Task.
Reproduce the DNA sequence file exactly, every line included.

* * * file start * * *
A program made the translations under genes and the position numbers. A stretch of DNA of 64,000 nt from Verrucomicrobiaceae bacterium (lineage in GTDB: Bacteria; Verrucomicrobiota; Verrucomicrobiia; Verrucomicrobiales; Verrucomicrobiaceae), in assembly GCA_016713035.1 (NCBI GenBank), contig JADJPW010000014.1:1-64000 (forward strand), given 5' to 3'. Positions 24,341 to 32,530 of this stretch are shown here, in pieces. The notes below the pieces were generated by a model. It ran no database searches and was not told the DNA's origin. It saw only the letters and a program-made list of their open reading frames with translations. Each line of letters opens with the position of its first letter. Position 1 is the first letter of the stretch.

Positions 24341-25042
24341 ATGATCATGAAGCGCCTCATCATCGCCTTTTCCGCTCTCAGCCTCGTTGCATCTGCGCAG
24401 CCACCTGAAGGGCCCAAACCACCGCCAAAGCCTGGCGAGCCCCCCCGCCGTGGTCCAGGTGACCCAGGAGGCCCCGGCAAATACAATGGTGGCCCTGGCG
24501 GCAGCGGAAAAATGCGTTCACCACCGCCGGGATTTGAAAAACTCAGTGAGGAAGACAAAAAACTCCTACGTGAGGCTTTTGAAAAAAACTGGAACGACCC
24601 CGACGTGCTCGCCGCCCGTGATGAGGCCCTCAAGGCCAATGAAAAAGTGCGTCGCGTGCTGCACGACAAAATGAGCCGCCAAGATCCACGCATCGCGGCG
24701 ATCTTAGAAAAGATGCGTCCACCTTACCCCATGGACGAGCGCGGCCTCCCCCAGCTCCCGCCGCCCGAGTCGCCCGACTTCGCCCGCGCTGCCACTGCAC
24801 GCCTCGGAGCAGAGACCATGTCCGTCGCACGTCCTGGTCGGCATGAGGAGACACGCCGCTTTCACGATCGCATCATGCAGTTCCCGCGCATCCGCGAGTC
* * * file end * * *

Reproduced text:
A program made the translations under genes and the position numbers. A stretch of DNA of 64,000 nt from Verrucomicrobiaceae bacterium (lineage in GTDB: Bacteria; Verrucomicrobiota; Verrucomicrobiia; Verrucomicrobiales; Verrucomicrobiaceae), in assembly GCA_016713035.1 (NCBI GenBank), contig JADJPW010000014.1:1-64000 (forward strand), given 5' to 3'. Positions 24,341 to 32,530 of this stretch are shown here, in pieces. The notes below the pieces were generated by a model. It ran no database searches and was not told the DNA's origin. It saw only the letters and a program-made list of their open reading frames with translations. Each line of letters opens with the position of its first letter. Position 1 is the first letter of the stretch.

Positions 24341-25042
24341 ATGATCATGAAGCGCCTCATCATCGCCTTTTCCGCTCTCAGCCTCGTTGCATCTGCGCAG
24401 CCACCTGAAGGGCCCAAACCACCGCCAAAGCCTGGCGAGCCCCCCCGCCGTGGTCCAGGTGACCCAGGAGGCCCCGGCAAATACAATGGTGGCCCTGGCG
24501 GCAGCGGAAAAATGCGTTCACCACCGCCGGGATTTGAAAAACTCAGTGAGGAAGACAAAAAACTCCTACGTGAGGCTTTTGAAAAAAACTGGAACGACCC
24601 CGACGTGCTCGCCGCCCGTGATGAGGCCCTCAAGGCCAATGAAAAAGTGCGTCGCGTGCTGCACGACAAAATGAGCCGCCAAGATCCACGCATCGCGGCG
24701 ATCTTAGAAAAGATGCGTCCACCTTACCCCATGGACGAGCGCGGCCTCCCCCAGCTCCCGCCGCCCGAGTCGCCCGACTTCGCCCGCGCTGCCACTGCAC
24801 GCCTCGGAGCAGAGACCATGTCCGTCGCACGTCCTGGTCGGCATGAGGAGACACGCCGCTTTCACGATCGCATCATGCAGTTCCCGCGCATCCGCGAGTC